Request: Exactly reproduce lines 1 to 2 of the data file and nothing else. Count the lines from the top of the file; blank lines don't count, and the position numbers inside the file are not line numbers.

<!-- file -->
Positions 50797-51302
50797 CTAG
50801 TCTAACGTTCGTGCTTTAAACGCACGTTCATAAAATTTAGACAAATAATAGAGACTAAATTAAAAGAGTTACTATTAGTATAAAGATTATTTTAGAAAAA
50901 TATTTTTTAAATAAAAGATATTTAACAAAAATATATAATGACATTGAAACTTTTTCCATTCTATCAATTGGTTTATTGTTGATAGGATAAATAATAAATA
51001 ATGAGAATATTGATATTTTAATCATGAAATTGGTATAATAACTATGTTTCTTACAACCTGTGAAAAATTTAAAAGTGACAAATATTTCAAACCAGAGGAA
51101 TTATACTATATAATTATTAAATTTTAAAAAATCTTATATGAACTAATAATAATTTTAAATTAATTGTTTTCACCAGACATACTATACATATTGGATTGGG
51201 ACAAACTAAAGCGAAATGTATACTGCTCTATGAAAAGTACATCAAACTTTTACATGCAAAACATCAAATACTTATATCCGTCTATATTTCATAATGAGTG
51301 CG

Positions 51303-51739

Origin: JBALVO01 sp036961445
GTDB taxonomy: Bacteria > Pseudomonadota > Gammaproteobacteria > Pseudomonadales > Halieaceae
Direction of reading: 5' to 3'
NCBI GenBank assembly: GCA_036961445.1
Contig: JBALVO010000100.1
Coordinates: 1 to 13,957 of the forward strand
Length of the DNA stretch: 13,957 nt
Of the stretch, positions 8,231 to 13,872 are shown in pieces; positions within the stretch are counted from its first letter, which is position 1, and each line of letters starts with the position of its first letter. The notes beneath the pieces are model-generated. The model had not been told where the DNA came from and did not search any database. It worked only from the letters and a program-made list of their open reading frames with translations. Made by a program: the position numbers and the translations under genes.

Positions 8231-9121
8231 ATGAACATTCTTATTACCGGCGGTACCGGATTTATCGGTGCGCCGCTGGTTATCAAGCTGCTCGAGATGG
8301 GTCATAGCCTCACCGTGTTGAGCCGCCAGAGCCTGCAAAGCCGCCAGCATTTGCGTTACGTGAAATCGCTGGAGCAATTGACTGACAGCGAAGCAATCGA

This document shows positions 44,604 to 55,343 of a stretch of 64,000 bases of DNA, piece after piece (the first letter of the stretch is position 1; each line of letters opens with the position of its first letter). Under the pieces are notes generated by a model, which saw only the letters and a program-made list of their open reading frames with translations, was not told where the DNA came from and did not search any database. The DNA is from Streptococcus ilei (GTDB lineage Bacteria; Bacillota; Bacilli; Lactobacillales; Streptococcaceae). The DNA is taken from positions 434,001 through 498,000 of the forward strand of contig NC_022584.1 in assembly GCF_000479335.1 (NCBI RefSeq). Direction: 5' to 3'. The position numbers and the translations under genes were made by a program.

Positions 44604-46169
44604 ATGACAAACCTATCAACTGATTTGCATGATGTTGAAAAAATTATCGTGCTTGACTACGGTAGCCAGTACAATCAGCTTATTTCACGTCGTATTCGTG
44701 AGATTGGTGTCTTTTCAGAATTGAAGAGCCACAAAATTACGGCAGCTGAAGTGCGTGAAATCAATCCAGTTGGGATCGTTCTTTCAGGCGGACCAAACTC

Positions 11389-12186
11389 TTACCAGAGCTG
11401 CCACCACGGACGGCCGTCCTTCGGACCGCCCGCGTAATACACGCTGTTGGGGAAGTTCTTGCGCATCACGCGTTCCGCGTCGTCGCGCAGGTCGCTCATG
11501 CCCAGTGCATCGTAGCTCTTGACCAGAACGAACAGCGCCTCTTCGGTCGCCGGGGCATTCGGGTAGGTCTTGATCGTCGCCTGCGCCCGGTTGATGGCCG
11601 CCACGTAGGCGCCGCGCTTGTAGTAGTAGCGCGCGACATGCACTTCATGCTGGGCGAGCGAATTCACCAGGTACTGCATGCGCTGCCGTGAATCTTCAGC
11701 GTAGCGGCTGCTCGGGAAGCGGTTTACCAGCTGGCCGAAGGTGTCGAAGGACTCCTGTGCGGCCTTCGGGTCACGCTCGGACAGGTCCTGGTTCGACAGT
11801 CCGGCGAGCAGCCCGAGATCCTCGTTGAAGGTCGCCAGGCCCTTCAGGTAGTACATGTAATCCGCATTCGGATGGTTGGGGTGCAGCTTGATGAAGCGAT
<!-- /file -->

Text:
Positions 50797-51302
50797 CTAG